Speaking where the bible speaks, and silent where the bible is silent.

Biblical Proof Dec 20 2015

Abraham is described as the “father of all them that believe” (Rom. 4:11). Paul admonished all men to “walk in the steps of that faith of our father Abraham” (Rom. 4:12). Let us examine the nature of the faith of Abraham.

A Faith Of Trusting Obedience

The Lord called Abraham to leave his kindred saying, “Get you out of your country, and from your kindred, and from your father’s house, unto a land that I will show you” (Gen. 12:1). The Scriptures record, “So Abram departed, as the Lord had spoken unto him” (Gen. 12:4).

Abraham left his family, friends, any business opportunities, etc. in order to obey the Lord. He did not put off into the indefinite future his obedience, as some do who say, “One of these days, I am going to start back to church.” Rather, he immediately obeyed the Lord at great personal sacrifice.

Abraham’s obedience was based on his trust in God’s promise. The Lord said to go to a “land that I will show you.” If Abraham had looked on a map to find that land, where would he have looked? He obeyed the Lord by going out, although he did not even know where he was going. His traveling would be different than our travels in America. As we move from state to state, we are protected by the laws of our land. One who moved from one country to another in Abraham’s day was a vulnerable stranger. Yet, Abraham had enough trusting faith in the Lord’s promise to go.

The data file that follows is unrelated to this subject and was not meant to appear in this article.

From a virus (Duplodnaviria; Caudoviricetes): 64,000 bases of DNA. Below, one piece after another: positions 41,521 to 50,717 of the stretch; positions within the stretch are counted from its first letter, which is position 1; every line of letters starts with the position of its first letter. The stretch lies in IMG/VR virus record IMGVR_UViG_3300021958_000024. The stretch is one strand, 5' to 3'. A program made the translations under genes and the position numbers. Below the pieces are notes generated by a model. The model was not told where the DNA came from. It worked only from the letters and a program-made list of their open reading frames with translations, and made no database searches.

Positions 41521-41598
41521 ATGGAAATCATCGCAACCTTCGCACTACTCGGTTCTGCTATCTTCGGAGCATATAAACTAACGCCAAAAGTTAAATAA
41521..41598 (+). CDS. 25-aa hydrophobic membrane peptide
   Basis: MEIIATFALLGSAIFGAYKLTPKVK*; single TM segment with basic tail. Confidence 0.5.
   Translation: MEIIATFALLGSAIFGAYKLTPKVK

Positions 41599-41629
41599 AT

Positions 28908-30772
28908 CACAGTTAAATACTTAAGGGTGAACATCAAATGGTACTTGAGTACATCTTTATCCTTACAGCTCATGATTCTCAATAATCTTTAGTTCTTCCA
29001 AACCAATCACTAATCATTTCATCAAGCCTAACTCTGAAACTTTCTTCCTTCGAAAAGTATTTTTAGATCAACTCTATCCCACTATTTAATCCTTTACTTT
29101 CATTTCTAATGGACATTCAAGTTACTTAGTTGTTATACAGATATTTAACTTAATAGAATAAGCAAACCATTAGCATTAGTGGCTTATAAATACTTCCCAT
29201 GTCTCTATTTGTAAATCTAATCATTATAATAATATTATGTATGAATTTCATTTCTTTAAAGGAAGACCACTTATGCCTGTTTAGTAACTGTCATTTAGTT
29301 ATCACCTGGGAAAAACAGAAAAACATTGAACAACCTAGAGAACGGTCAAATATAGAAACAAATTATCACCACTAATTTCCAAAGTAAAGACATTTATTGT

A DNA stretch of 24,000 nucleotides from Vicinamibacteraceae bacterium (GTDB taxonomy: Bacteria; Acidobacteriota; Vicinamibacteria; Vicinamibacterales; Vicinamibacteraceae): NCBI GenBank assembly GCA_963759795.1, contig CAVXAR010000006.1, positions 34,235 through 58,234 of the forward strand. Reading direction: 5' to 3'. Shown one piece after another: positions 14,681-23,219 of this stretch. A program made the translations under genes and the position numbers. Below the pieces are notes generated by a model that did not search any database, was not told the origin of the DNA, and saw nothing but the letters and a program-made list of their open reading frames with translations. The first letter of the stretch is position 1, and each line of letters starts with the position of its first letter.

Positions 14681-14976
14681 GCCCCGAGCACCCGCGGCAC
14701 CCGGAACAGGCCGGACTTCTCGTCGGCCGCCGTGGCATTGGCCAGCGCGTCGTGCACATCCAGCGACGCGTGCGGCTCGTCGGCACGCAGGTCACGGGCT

A Faith Which Worshiped

When some people move, they leave their faith behind. As they move from one city to another, they seemingly forget to take their faith with them. Members of the body of Christ who worship the Lord regularly in one area move into another area and never begin to attend worship.

Abraham was not that way. Wherever he moved, he worshiped. He built altars at Bethel (Gen. 12:8) and Hebron (Gen. 13:18); he paid tithes to Melchizedek (Gen. 14:20). Indeed, Abraham was a man who worshiped the Lord wherever he went.

A Faith Which Put The Needs Of Others First

Abraham was not a selfish man who thought only of his own needs. When conflict developed between his herdsmen and those of Lot, he said, “Let there be no strife, I pray you, between me and you, and between my herdsmen and your herdsmen; for we be brethren. Is not the whole land before you? Separate yourself, I pray you, from me: if you will take the left hand, then I will go to the right; and if you depart to the right hand, then I will go to the left” (Gen. 13:8-9). When Lot chose the better land, Abraham did not become bitter and resentful.

A Faith Which Laid Down His Life For Others

Rather than becoming bitter toward his nephew, Abraham continued to love him. When the northern kings invaded the south, plundering the region and taking many captive as slaves, Lot was among those enslaved. Abraham could have said, “Now there is plenty of room for me to expand my operations without Lot getting in the way.” Instead, Abraham risked life and limb to save his nephew, Gathering 318 trained servants, he led a night raid against the invading kings and rescued his nephew Lot. Jesus said, “Greater love has no man than this, that a man lay down his life for his friends” (Jn. 15:13). “. . . and we ought to lay down our lives for the brethren” (1 Jn. 3:16). Abraham was willing to lay down his life for his brethren.